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Monday, August 29, 2016
Lessons learned – Episode 1
This is the practical part of this blog - perhaps the only part you are really interested in. Maybe you are wondering: what did you learn from your experience that will be useful to others? Or, Holy Moly I am freaking out and sailing without a rudder can you please share something that might help me?
Ok, fair enough. So here are some take-aways from the first episode, in no particular order:
1. If a person you love is acting bizarre and is just not himself/herself (you will know this in your gut) then you need to get them a medical evaluation and most likely on one or more medications. Ideally, they will agree with you and go along willingly to a Psychiatric Hospital. However, depending on how far gone they are, they may be highly resistant to the idea. Psych hospitals can only do voluntary admissions (i.e. the person gets on the phone and says that they agree to come in). Alternatively, a Psych Hospital can do an involuntary admission with a 72-hour hold if the patient has been referred from the ER. So your best bet, if you are dealing with somebody who is completely uncooperative, is get them to the ER and then the “process” will take over. It’s unpleasant, and may involve your loved one traveling to the Psychiatric Hospital handcuffed to a gurney in the ambulance, but sometimes for their own safety you have go through this.
2. Do not take as final any opinion that is rendered on the spot by an ER medical doctor. They are not trained in diagnosing psychiatric conditions, and sometimes a definitive diagnosis takes many days of observation.
3. You will be your loved one’s advocate at the hospital. No difference here between a psychiatric hospital and a medical hospital. Staff are busy and looking at the big picture. You are focused on the well being of one person. Be pleasant, make friends with the staff, find out what is allowed and what is not, ask questions and if you don’t like the answer, research it.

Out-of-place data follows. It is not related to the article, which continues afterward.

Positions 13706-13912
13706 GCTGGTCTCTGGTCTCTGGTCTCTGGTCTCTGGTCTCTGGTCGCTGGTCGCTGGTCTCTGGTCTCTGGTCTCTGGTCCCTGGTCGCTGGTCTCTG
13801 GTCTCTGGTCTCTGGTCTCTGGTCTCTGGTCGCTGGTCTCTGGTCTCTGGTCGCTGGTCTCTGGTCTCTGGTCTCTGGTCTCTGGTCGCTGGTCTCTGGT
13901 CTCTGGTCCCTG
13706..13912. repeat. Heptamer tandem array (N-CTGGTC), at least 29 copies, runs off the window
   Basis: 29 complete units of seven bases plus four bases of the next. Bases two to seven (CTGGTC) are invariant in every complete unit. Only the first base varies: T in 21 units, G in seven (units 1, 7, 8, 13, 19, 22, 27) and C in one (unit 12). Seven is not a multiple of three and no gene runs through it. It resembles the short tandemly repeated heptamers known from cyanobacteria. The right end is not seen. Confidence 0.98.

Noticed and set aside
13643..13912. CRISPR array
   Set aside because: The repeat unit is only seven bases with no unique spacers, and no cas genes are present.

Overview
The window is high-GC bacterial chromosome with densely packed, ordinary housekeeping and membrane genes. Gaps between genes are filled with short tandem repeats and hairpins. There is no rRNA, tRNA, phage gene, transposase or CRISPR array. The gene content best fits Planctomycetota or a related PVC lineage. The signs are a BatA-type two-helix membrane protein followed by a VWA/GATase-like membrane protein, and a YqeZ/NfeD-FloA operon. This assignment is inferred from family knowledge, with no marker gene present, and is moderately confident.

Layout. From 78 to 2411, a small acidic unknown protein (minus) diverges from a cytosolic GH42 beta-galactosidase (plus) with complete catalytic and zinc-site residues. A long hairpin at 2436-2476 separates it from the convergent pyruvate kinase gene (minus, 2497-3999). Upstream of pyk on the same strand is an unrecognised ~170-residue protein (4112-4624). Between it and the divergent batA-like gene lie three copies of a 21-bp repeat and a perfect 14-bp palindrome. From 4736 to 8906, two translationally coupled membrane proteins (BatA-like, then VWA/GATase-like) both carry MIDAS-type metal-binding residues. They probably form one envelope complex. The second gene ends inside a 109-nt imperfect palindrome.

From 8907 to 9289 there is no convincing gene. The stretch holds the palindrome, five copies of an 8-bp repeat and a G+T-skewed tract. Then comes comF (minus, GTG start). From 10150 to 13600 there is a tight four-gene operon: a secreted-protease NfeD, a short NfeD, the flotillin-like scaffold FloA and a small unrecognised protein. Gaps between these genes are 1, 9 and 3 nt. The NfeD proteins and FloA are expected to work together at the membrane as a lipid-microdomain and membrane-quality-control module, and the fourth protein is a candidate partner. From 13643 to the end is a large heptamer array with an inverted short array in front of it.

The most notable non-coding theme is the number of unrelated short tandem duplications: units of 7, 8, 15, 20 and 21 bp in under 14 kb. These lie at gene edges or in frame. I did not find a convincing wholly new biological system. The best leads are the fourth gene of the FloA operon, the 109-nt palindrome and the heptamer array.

4. Expect that they will have a stay of about 2 weeks (on average) as inpatient at the hospital. You will be able to bring them things that will make their stay more pleasant. Like a brand new pillow, favorite clothes or certain snacks. Everything you bring will be searched by the staff before it will be brought to your loved one. If you are bringing sweatpants or a hoodie, you will have to remove the drawstrings. This is not only for their safety, but for the safety of all the patients on the ward.
5. There is much to be said about the selection of the hospital. Based on our experience, I would suggest pretty much any of them other than the adult male ward at New York Presbyterian in White Plains. The Haven at NY Presbyterian was wonderful and I would definitely recommend it, however it comes with a really big price tag, which most people can’t afford. I know we can’t. Plan on about $1K per day as your out-of-pocket expense (i.e. the portion that your insurance will not cover). I will say more about our experience at other hospitals in later sections.
6. Before your loved one is discharged from the hospital, make sure there is a plan in place for next steps. There should be a referral to a psychiatrist and a first appointment already made. Understand that they will be fragile and should not plan on resuming "life as normal" immediately upon discharge.